Additional warning of low gas pressure in the pressurized container 32 may be provided by a light 46 atop the central column. As the system described to this point is not electrically operated, an electrical storage battery 48 may be provided to power the light 46. The light 46 may be actuated by a pressure switch 50 that senses pressure from the high pressure side of the regulator 38 and closes the circuit between the battery 48 and light 46 when the pressure drops to some predetermined level. Alternatively, notification of low pressure in the container 32 or some other abnormal condition may be detected by conventional transducers and transmitted via conventional wireless telemetry, if desired.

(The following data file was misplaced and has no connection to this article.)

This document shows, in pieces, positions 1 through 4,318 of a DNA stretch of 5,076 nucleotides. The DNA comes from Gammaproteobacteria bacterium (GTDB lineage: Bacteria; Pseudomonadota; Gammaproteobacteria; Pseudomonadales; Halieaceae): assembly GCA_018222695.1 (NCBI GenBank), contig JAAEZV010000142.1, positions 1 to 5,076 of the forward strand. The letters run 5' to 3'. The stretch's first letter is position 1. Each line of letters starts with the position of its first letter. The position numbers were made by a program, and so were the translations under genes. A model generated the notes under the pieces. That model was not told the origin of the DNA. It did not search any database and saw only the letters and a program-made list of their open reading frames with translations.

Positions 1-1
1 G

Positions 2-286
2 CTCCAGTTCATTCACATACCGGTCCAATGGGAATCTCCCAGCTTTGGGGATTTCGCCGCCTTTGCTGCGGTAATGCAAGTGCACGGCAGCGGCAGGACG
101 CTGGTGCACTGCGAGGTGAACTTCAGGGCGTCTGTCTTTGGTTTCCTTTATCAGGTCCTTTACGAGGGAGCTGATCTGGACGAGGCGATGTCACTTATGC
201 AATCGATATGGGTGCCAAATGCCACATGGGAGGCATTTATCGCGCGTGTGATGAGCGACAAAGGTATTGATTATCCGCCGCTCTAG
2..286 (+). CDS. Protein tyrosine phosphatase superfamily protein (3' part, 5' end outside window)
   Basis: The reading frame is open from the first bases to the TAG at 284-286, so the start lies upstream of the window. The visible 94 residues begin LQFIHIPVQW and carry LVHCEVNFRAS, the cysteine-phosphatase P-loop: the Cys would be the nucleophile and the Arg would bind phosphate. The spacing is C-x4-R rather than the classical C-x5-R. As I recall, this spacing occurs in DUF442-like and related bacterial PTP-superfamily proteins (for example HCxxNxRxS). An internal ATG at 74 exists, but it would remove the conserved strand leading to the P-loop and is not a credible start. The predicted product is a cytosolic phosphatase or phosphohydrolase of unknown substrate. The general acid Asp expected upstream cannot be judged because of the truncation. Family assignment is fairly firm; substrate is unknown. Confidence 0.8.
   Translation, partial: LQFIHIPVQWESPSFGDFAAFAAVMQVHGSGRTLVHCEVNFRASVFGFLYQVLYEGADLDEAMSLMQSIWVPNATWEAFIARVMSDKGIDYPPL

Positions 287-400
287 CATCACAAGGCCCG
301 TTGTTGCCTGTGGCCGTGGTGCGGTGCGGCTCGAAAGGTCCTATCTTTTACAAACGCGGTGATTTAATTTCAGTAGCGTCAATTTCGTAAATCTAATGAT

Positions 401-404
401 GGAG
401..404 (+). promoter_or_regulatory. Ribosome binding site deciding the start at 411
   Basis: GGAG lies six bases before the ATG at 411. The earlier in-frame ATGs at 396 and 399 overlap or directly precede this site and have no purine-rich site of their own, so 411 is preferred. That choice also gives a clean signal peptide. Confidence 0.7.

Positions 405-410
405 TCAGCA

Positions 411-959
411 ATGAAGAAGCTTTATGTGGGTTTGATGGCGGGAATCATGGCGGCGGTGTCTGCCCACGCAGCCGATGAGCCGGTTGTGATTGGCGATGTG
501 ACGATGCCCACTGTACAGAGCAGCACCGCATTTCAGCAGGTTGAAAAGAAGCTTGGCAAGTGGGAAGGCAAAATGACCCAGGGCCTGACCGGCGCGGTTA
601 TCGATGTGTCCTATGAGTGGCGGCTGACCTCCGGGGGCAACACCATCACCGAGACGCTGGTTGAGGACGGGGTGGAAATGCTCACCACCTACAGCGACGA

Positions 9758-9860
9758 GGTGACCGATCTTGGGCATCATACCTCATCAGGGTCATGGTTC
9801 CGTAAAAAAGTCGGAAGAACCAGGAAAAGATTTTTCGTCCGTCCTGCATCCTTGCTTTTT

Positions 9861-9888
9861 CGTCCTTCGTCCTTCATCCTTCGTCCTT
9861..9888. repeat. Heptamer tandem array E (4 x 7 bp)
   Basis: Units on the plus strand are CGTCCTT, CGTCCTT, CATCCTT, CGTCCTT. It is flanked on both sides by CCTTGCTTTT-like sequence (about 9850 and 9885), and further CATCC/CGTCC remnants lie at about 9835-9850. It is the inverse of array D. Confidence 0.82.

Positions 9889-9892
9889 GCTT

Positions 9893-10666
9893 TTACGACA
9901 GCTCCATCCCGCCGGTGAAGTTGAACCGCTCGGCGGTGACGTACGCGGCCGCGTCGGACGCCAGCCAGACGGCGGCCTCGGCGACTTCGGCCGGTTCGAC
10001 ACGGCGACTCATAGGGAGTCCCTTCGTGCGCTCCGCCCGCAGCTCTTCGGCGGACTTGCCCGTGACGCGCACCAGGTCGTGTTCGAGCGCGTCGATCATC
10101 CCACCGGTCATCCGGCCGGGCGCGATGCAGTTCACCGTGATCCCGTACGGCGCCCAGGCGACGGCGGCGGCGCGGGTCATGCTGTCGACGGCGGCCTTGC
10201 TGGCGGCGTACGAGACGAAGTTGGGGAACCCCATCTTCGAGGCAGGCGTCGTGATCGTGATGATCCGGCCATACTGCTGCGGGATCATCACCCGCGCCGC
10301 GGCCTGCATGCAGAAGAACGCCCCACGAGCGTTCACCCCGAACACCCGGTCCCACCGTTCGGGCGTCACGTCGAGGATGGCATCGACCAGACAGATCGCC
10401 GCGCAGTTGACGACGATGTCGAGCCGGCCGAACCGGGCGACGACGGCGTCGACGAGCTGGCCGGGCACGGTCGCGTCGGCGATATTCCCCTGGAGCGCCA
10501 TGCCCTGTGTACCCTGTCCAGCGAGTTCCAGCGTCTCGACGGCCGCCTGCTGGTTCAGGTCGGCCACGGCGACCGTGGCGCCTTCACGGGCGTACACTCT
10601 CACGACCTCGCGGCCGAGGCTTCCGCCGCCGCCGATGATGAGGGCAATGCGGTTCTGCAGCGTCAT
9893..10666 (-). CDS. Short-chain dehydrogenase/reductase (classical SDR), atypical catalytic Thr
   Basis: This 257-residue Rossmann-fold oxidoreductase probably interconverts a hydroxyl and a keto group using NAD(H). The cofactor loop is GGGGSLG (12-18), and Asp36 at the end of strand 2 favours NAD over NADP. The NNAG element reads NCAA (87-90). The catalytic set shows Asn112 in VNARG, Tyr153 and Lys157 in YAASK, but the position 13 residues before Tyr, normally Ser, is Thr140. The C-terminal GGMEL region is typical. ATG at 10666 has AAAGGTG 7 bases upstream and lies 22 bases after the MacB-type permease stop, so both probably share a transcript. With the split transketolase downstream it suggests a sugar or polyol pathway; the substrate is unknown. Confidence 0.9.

Other electrical devices may be added to the aerator 10 if electrical power is provided. For example, an electrically powered propeller 52 and rudder 54 may be installed. The aerator 10 may include a conventional GPS receiver and position sensing device, as are commonly provided in relatively inexpensive personal electronic devices. Automated programming may be interfaced with such a system or device in order to remotely operate the propeller 52 and rudder 54 for station keeping at a given site, or to maneuver the aerator 10 from one position to another at predetermined times or as directed by remote control. A larger electrical storage battery, or more batteries, may be provided if a motorized propeller and rudder are added that accordingly require greater electrical power.